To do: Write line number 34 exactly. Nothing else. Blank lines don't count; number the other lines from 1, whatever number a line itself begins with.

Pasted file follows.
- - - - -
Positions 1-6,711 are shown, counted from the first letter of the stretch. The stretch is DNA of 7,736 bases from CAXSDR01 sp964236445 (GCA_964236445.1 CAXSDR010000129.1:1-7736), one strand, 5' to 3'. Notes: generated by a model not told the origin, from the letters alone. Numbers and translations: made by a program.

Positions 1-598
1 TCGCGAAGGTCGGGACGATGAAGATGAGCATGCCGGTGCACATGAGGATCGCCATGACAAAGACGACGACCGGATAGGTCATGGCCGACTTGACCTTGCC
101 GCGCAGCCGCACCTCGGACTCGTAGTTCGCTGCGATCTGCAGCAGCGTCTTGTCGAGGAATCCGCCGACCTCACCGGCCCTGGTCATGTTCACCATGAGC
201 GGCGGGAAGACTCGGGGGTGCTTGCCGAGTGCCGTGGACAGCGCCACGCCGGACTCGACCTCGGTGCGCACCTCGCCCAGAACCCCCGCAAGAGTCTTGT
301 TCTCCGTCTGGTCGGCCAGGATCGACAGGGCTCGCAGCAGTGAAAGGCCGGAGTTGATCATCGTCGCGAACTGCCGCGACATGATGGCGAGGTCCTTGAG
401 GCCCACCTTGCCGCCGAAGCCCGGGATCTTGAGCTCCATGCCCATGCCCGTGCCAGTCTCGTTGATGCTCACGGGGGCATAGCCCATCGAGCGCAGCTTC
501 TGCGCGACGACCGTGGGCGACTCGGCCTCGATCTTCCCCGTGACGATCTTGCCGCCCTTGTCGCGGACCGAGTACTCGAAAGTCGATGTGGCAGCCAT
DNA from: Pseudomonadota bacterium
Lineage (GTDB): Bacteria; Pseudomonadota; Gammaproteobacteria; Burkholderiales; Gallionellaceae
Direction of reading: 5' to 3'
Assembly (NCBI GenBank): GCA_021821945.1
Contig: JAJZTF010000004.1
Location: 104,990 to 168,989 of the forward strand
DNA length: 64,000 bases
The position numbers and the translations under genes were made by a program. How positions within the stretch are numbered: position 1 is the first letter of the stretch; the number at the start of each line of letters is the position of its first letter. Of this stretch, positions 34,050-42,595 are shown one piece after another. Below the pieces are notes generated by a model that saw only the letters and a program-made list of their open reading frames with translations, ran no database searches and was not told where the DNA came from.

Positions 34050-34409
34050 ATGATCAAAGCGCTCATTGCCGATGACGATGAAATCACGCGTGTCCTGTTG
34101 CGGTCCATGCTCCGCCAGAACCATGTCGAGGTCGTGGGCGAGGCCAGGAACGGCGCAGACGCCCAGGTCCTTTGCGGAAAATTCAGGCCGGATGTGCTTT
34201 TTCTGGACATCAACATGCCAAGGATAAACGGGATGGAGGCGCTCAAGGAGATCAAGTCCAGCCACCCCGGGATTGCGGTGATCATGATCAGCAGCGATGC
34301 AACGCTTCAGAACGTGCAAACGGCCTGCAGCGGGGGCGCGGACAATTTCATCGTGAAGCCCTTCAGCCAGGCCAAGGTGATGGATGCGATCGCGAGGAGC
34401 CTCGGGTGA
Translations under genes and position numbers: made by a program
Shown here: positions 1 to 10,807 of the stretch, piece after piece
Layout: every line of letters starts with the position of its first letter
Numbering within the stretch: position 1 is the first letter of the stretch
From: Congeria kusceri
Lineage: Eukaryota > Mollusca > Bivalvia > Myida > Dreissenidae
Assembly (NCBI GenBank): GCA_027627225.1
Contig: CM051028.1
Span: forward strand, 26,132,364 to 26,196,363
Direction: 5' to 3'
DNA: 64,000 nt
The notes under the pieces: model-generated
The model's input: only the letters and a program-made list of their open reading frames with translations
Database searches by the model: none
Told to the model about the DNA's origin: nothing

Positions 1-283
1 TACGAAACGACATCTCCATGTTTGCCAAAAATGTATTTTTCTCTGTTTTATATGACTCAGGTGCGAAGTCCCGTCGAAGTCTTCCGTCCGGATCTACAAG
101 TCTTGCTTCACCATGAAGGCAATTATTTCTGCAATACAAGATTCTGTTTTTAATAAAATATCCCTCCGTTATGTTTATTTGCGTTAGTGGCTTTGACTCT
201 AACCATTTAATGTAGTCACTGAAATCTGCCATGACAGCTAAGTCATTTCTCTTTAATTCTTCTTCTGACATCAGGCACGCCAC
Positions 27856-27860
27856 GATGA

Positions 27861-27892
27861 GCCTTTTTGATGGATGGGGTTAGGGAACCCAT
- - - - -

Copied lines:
The notes under the pieces: model-generated